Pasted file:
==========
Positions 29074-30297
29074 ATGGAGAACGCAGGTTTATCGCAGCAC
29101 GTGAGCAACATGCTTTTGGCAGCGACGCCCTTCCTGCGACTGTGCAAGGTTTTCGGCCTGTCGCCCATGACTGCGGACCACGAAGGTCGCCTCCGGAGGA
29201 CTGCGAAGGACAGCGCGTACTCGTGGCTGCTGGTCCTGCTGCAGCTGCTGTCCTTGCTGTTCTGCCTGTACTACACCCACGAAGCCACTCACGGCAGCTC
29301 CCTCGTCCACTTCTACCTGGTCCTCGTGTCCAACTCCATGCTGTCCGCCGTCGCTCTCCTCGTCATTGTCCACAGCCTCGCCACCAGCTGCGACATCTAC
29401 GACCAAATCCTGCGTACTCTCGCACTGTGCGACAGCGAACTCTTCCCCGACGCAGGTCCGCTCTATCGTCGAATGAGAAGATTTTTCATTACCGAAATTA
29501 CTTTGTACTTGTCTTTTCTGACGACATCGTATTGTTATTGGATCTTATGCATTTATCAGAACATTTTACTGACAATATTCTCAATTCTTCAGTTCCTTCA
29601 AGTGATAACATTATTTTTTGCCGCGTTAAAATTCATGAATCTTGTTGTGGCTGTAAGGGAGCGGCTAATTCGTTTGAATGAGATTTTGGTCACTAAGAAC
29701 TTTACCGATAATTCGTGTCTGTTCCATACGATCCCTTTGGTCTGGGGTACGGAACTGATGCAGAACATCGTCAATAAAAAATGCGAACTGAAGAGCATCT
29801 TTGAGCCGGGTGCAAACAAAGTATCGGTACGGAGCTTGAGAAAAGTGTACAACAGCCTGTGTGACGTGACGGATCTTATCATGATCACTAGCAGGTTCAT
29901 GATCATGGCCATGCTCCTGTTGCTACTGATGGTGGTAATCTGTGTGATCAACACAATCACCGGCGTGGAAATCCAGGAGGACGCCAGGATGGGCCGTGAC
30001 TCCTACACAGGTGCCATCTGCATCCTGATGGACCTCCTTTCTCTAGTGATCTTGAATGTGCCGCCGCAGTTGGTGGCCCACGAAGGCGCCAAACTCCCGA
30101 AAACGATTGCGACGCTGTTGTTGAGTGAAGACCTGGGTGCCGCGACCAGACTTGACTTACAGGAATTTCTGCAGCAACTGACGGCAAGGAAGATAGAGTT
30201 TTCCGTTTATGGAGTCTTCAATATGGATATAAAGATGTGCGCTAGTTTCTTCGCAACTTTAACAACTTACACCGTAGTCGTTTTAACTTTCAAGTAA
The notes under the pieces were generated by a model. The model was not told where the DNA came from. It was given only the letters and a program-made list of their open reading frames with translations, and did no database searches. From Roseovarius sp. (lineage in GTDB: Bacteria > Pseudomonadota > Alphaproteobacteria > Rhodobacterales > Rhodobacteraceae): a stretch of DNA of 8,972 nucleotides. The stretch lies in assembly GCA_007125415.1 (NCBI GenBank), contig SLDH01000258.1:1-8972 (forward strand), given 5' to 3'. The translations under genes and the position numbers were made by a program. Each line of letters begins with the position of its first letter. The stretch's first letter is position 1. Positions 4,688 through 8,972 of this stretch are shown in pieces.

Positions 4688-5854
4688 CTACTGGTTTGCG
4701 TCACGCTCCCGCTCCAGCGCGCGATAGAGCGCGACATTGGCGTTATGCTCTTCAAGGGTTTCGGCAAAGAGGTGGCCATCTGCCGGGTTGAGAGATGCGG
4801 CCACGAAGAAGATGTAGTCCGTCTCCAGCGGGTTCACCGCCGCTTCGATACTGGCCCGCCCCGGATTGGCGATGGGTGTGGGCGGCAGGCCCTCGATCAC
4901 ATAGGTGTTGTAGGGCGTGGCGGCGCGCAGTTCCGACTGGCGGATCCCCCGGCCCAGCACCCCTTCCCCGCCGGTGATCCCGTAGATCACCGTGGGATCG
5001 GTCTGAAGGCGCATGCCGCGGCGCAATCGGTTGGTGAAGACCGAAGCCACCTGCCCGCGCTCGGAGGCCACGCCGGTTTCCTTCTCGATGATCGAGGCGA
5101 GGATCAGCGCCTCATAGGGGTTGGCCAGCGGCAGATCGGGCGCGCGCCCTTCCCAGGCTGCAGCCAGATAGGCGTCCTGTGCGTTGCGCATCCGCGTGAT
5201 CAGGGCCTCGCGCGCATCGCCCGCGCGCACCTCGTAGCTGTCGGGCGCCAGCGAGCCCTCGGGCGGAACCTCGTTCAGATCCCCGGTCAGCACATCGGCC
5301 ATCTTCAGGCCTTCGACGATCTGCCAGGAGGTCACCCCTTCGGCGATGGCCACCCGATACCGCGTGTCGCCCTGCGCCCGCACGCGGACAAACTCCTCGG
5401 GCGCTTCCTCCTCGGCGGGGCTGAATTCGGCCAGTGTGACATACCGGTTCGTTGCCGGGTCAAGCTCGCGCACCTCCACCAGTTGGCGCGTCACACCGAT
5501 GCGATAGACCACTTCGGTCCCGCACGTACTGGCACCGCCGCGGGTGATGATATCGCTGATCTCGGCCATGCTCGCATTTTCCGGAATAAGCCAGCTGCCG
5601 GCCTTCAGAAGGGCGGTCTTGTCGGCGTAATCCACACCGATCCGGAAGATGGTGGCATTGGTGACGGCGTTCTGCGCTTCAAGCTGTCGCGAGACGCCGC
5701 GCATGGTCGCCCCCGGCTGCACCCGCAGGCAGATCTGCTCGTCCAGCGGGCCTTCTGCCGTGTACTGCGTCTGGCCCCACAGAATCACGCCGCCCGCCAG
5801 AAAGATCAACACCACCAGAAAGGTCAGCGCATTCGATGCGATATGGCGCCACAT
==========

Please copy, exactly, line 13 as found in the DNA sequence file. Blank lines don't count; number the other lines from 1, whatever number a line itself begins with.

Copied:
30101 AAACGATTGCGACGCTGTTGTTGAGTGAAGACCTGGGTGCCGCGACCAGACTTGACTTACAGGAATTTCTGCAGCAACTGACGGCAAGGAAGATAGAGTT